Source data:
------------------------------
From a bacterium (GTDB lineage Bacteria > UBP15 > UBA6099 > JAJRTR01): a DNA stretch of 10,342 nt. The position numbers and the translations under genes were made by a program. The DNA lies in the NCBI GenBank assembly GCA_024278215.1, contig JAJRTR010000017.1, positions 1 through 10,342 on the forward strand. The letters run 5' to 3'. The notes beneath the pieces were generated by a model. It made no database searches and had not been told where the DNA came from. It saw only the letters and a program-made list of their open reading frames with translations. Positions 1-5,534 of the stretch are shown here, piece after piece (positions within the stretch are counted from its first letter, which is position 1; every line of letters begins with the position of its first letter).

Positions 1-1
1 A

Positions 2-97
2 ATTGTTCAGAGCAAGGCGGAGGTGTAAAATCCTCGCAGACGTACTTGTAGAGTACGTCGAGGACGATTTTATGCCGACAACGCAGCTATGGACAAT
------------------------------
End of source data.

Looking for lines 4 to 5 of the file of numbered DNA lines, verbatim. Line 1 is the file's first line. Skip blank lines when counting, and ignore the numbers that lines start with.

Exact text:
Positions 2-97
2 ATTGTTCAGAGCAAGGCGGAGGTGTAAAATCCTCGCAGACGTACTTGTAGAGTACGTCGAGGACGATTTTATGCCGACAACGCAGCTATGGACAAT